Referring to FIGS. 3 and 4, the accessory mount of the present invention comprises a rigid bracket 55 having first and second ends 60 and 65. First end 60 is adapted for mounting to engine case 22. To this end, first end 60 may be apertured to received a suitable mounting fastener such as a bolt (not shown) engages bracket 55 and case 22. Second end 65 of bracket 55 comprises a clevis having a pair of generally parallel legs 67 apertured to receive a retainer fastener pin 70 therethrough.
 The accessory component mount of the present invention also comprises a link 75 apertured at end 80 thereof. Link aperture 80 is aligned with the apertures in clevis 65, the aligned apertures receiving retainer pin 70 therethrough. A fuse bushing 85 surrounds retainer pin 70 and is received within the apertures in end 80 of link 75 and in clevis 65. As best seen in FIG. 3, the end of link 75 within clevis 65 terminates at a spherical bearing 90 which accommodates any axial misalignments between link 75 and bracket 55. As best seen in FIG. 3, spherical bearing 90 is apertured to receive retainer pin 70 and fuse bushing 85 therethrough, the aperture in spherical bearing 90 being aligned with the apertures in link 75 and clevis 65. An elastomer bushing 95 formed from a material such as high temperature resistant, synthetic rubber, surrounds retainer pin 70 between retainer pin 70 and fuse bushing 85 within the interior of spherical bearing 90.
 Retainer pin 70 is secured to bracket 65 by a nut 72 threaded on to the end of the pin.
 In operation, in the event of a large scale rotor imbalance, due to, for example, separation of a fan blade from the engine's rotor, engine case 22 will experience exaggerated deflections and distortions due to radial movement of the engine's rotor bearings within case 22. These deflections and distortions will cause movement of bracket 55 with the case. Such movement of bracket 55 will cause a shearing of fuse bushing 85 at locations 100 and 105 as bracket 55 moves with respect to link 75 (see FIG. 3). The shearing of fuse bushing 85 absorbs the energy associated with the case distortions and deflections and isolates the movement of bracket 55 from pin 70 and spherical bearing 90, thereby isolating gearbox 40 from such movement. However, since fuse bushing 85 shears, retainer pin 70 continues to provide firm retention of link 75 and thus gearbox 40 on case 22 without the requirement of a separate shearing fastener pin as was employed in prior art arrangements as discussed hereinabove.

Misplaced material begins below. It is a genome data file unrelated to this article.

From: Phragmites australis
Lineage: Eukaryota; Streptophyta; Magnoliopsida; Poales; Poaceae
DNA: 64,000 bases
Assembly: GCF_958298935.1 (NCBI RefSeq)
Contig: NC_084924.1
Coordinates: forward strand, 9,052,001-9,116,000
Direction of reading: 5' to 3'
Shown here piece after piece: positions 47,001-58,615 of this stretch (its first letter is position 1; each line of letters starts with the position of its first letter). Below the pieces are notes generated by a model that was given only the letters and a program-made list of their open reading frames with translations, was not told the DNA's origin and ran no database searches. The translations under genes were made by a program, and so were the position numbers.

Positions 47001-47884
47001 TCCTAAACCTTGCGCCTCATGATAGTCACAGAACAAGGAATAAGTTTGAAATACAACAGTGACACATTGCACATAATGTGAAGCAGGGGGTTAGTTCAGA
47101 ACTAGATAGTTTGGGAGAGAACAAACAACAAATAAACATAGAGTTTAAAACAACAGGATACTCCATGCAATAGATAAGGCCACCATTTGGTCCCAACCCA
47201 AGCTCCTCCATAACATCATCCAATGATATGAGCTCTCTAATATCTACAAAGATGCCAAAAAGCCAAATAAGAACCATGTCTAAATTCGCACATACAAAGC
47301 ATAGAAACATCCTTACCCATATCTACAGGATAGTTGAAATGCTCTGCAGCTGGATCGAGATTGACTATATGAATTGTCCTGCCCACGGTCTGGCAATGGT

While a specific embodiment of the present invention has been shown and described herein, it will be understood that various modifications of this embodiment may suggest themselves to those skilled in the art. For example, while the gas turbine engine accessory mount of the present invention has been described within the context of an accessory gearbox mount, it will be understood and appreciated that the invention hereof may be equally well-suited for mounting other accessories such as oil tanks, heat exchangers, electronic engine controllers and the like to a gas turbine engine case. Also, while specific geometries of the various components employed in the accessory mount of the present invention have been shown and described, it will be appreciated that various modifications to these geometries may be employed without departure from the present invention. Accordingly, it will be understood that these and various other modifications of the preferred embodiment of the present invention as illustrated and described herein may be implemented without departing from the present invention and is intended by the appended claims to cover these and any other such modifications which fall within the true spirit and scope of the invention herein.
Patent applications by Marc J. Muldoon, Marlborough, CT US
Patent applications by UNITED TECHNOLOGIES CORPORATION
Patent applications in class Having mounting or supporting structure
Patent applications in all subclasses Having mounting or supporting structure